Dumping Siemens Could Be Lengthy, Costly Process | Jackson Free Press | Jackson, MS

Dumping Siemens Could Be Lengthy, Costly Process

The recent discovery that several residents received water meters that measure gallons rather than cubic feet, and the work stoppage that followed, could put the city on a long, costly journey through the courts. Photo courtesy City of Jackson

The recent discovery that several residents received water meters that measure gallons rather than cubic feet, and the work stoppage that followed, could put the city on a long, costly journey through the courts. Photo courtesy City of Jackson

Kenneth Stokes, in his first week back as Ward 3 councilman, said he plans to offer a proposal to get the city out from underneath its $90 million contract with Siemens Energy Inc. for replacing water meters and making repairs to water and sewer lines.

Stokes isn't the first city official to float the idea; several members of the city council have also wondered aloud what it would take terminate the agreement, for which the city has already paid more than 70 percent, while the work is only about halfway complete.

Ward 6 Councilman Tyrone Hendrix asked City Attorney Monica Joiner at a Feb. 17 special council meeting whether the city could terminate the contract and get its money back. Joiner said the city is keeping all its options on the table but declined to discuss legal strategy in open session. Prior to that meeting, speaking to a local television station last week, Stokes called the Siemens contract "a never-ending nightmare."

But at least two other southern cities have run into similar issues with Siemens, prompting officials there to seek legal remedies against the company, a division of a German health-care and energy conglomerate. Those cities' legal wrangling played out over several years.

Last month, Monticello, Ark. (population 9,827), entered mediation over a January 2013 agreement to upgrade that city's water system, which included replacement of water meters and several water lines.. The Monticello City Council unanimously voted to go into mediation to terminate the contract as well as to recoup $7 million the city has already shelled out.

"(S)ince this project has become so muddled over the course of this last year, the only way that we can move forward with this project is to move forward with mediation," Monticello Mayor Zack Tucker told the council Jan. 15, according to news website Southeast Arkansas Today. The newspaper also reported that Siemens responded to Monticello with a letter in November 2014, saying that "at no point has Siemens failed to perform, or to tender performance of, any of its contractual obligations.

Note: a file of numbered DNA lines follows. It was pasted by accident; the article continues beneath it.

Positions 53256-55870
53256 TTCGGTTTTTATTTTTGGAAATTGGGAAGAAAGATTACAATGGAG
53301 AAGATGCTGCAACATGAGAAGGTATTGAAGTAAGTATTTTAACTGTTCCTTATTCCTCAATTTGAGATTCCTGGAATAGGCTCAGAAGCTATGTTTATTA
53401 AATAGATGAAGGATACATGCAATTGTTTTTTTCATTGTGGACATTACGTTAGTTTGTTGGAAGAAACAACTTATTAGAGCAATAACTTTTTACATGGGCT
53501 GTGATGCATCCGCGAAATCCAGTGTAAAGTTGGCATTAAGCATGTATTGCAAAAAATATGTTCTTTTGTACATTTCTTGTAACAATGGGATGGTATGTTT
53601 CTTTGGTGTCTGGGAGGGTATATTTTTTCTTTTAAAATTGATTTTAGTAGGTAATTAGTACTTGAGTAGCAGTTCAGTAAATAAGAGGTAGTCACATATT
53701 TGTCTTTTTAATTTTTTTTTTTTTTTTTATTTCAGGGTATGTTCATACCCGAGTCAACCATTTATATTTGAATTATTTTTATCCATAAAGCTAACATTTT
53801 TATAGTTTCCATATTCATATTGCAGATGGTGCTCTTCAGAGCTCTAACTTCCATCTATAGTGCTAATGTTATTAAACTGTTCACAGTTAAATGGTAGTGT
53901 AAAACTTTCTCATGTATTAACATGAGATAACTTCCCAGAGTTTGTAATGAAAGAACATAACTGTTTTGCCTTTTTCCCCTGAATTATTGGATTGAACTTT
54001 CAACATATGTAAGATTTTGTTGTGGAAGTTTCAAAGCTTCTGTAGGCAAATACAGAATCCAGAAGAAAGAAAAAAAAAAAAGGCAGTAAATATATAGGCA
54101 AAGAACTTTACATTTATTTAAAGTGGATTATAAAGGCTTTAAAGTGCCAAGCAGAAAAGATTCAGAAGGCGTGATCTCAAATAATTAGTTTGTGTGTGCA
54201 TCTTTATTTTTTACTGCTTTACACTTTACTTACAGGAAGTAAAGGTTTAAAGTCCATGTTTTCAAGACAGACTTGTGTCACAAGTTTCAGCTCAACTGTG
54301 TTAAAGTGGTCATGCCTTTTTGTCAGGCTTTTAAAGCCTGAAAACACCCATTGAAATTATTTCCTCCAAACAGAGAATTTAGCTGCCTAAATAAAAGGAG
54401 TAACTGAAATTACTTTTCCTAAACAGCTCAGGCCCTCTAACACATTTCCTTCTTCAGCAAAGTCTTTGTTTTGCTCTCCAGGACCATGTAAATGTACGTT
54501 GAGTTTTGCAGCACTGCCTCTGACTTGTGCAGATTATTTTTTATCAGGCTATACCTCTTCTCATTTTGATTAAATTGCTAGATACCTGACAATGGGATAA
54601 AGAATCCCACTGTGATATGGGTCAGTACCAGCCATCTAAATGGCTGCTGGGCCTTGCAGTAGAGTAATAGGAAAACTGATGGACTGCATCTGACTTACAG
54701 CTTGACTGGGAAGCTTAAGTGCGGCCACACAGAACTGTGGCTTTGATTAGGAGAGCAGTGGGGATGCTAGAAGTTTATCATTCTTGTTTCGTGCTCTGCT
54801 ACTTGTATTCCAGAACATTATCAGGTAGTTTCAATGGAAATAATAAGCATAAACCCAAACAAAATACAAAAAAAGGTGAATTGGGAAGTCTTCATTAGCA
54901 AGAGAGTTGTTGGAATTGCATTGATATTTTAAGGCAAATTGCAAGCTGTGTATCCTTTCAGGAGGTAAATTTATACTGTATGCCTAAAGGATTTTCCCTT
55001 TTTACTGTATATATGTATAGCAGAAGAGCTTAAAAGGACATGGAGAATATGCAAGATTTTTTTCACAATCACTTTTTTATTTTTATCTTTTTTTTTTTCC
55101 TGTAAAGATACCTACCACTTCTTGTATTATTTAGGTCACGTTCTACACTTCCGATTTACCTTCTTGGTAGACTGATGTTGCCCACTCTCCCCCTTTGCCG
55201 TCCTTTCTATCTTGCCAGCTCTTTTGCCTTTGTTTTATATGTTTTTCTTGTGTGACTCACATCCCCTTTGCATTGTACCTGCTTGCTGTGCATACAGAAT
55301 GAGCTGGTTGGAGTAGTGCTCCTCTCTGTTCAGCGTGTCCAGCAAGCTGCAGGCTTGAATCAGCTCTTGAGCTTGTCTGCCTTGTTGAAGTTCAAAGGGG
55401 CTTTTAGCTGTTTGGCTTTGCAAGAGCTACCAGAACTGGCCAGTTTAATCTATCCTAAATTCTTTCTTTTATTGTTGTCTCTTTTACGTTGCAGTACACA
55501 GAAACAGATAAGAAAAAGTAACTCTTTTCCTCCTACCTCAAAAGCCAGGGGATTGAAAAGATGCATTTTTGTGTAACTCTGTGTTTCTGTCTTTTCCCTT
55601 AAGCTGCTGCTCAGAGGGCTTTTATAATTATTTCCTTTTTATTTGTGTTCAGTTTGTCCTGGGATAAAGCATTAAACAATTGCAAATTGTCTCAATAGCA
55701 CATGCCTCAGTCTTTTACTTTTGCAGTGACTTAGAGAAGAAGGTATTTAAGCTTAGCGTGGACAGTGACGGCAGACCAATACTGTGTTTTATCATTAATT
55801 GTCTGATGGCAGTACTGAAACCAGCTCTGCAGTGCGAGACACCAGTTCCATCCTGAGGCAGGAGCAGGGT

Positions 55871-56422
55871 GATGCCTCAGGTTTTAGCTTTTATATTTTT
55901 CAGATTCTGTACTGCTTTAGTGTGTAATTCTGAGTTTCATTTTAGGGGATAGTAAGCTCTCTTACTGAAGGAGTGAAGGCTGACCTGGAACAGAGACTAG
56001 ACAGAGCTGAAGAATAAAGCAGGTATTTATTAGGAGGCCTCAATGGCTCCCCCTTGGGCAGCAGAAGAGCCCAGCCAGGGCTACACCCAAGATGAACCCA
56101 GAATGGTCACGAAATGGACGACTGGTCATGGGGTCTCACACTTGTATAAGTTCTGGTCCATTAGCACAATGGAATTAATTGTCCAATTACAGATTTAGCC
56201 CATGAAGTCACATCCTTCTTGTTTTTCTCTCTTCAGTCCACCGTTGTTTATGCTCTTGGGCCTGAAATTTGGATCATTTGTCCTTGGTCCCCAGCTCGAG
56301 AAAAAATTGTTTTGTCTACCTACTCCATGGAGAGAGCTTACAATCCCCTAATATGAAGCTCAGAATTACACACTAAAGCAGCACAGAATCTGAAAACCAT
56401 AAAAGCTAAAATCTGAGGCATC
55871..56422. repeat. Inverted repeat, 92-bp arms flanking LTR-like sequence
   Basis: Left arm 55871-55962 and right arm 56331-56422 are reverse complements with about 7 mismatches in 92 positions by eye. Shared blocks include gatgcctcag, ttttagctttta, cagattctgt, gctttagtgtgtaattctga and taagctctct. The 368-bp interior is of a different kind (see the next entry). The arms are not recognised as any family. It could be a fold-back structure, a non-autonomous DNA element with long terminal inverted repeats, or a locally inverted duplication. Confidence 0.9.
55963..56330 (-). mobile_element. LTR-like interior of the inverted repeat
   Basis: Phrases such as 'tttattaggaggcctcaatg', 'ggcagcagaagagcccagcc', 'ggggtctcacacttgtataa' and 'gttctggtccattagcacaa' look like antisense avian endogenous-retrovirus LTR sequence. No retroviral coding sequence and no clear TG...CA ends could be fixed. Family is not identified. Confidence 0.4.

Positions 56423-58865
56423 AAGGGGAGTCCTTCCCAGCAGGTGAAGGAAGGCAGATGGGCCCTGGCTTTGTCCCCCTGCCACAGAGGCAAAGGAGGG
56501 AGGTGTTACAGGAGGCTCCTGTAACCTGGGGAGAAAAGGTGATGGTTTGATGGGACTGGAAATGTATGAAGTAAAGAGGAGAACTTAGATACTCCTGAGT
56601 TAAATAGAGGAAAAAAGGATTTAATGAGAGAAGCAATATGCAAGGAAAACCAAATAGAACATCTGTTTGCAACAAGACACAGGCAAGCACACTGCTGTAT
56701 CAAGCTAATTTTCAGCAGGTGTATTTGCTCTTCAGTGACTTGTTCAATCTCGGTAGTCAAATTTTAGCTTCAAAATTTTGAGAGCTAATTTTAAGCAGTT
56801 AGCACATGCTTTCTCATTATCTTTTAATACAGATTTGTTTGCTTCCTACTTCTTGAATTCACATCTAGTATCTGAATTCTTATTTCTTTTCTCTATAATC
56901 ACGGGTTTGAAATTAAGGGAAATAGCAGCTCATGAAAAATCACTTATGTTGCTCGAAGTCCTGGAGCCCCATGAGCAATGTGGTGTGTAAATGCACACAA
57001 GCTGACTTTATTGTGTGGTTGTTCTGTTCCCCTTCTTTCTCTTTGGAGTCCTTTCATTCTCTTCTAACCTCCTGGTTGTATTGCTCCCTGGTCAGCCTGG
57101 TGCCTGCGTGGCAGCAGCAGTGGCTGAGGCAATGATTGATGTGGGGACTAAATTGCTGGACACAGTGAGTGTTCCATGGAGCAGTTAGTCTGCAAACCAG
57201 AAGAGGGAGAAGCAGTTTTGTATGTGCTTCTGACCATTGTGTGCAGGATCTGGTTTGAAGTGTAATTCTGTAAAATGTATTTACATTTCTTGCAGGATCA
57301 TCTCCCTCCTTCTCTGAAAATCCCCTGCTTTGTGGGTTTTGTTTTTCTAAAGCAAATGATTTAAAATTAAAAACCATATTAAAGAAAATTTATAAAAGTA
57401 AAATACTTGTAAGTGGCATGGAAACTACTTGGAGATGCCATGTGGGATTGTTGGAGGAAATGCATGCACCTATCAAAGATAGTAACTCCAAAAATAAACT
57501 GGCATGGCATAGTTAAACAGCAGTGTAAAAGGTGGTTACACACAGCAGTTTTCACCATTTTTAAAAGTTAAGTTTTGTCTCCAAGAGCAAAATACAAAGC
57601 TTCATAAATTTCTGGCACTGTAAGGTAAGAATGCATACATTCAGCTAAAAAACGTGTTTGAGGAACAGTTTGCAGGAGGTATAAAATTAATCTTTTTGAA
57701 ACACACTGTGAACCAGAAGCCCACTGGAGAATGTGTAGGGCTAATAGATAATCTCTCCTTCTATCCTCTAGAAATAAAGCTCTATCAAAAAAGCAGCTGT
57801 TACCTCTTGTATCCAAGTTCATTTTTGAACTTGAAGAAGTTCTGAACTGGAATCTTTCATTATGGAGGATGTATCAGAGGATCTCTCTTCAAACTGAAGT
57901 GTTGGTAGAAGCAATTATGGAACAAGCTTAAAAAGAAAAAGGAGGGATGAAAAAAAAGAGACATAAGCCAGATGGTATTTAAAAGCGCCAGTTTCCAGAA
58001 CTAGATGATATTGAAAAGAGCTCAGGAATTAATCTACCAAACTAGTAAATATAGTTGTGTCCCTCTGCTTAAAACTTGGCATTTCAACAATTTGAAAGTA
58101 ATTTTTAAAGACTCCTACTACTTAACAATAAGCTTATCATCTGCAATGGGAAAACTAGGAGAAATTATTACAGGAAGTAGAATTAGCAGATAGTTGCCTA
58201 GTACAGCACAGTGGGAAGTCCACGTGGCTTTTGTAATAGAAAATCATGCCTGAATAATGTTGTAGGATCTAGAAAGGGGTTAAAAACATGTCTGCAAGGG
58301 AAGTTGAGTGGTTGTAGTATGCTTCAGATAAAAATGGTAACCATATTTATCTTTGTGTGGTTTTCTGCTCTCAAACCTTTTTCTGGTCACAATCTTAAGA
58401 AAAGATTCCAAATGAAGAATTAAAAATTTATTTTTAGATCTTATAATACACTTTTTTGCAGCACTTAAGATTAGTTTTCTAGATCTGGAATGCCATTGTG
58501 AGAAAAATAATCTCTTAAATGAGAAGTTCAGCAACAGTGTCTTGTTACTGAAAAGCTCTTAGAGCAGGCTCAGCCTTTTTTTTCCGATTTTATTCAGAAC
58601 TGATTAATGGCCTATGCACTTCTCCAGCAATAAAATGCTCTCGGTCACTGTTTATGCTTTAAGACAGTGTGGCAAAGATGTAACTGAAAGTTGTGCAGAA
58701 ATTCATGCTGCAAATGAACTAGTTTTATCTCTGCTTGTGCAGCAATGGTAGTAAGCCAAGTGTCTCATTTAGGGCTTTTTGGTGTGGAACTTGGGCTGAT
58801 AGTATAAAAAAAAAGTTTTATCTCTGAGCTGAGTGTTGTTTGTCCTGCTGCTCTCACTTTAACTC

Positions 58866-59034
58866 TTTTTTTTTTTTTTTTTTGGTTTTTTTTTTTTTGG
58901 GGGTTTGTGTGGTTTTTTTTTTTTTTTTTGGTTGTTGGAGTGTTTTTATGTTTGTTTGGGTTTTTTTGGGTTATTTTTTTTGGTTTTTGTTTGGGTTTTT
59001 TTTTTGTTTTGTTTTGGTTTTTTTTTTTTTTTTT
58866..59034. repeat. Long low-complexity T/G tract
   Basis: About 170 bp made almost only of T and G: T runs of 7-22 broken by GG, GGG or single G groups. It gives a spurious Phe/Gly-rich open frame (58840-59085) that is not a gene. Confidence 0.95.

"Siemens has been, and remains, ready, willing and able to complete its work. The city has directed Siemens to cease work on the water line scope of work, which may affect the parties' respective rights and duties," Steven R. Shamash, an attorney for Siemens, wrote to the city.

That city's path toward the courts seems mirror Jackson's. In August 2014, Monticello, which had hired an engineer to serve as a project manager on Siemens' recommendation, ordered an independent review of the Siemens contract. Then Mayor Joe Rogers said the City of Monticello needed its own engineer to represent the city's interest.

In September, Jackson hired Raftelis Financial Consultants to examine whether the city's water revenue was sufficient to meet the obligations of bond agreements, to assist with the development of the one-percent sales-tax master plan and review part of the Siemens agreement that includes a "performance guarantee" of increased water revenue for the city.

Public Works Director Kishia Powell issued a stop-work order upon the discovery that several residents received water meters calibrated to read in gallons instead of cubic feet.

"Mueller (meter manufacturers) and Siemens discovered seven meters, less than 1 percent, that read gallons instead of cubic feet. Mueller replaced those meters, and Siemens and Mueller are reviewing all installed meters as part of ongoing quality control," Siemens responded through an emailed statement to the Jackson Free Press.

Jackson officials hoping to modify the Siemens contract might find guidance in the experience of McComb, where that city sued Siemens in 2011 alleging failure to meet the benchmarks of a $4.5 million contract for 6,900 new water meters. In court documents, McComb argues that company "failed or refused" to hit deadlines associated with a water-meter upgrade project similar to Jackson's.

"Siemens," the complaint reads, "agreed and guaranteed that (McComb's) increase in billable water, through more accurate measure, will be equal to or exceed the total project costs" or Siemens would pay the city the difference. The complaint further alleged that Siemens' "misrepresentations" caused financial harm to the city.

In the company's response, Siemens denies McComb's allegations, saying that the city "failed to mitigate its alleged damages." Siemens also counter-sued for breach of contract, arguing in part: "Despite (Siemens') earnest cooperation and efforts to achieve final completion of the contract, McComb wrongfully terminated (Siemens') scope of work under the contract, and has refused to allow (Siemens) personnel to enter the site where work was to be performed under the contract."

In November 2012, Siemens and McComb settled the dispute with McComb agreeing to pay the company $2.5 million of the original contract price tag.

The Jackson City Council was scheduled to discuss several Siemens-related items, including Stokes' proposal to breach the contract, at its regular Tuesday night meeting after the Jackson Free Press had gone to press.

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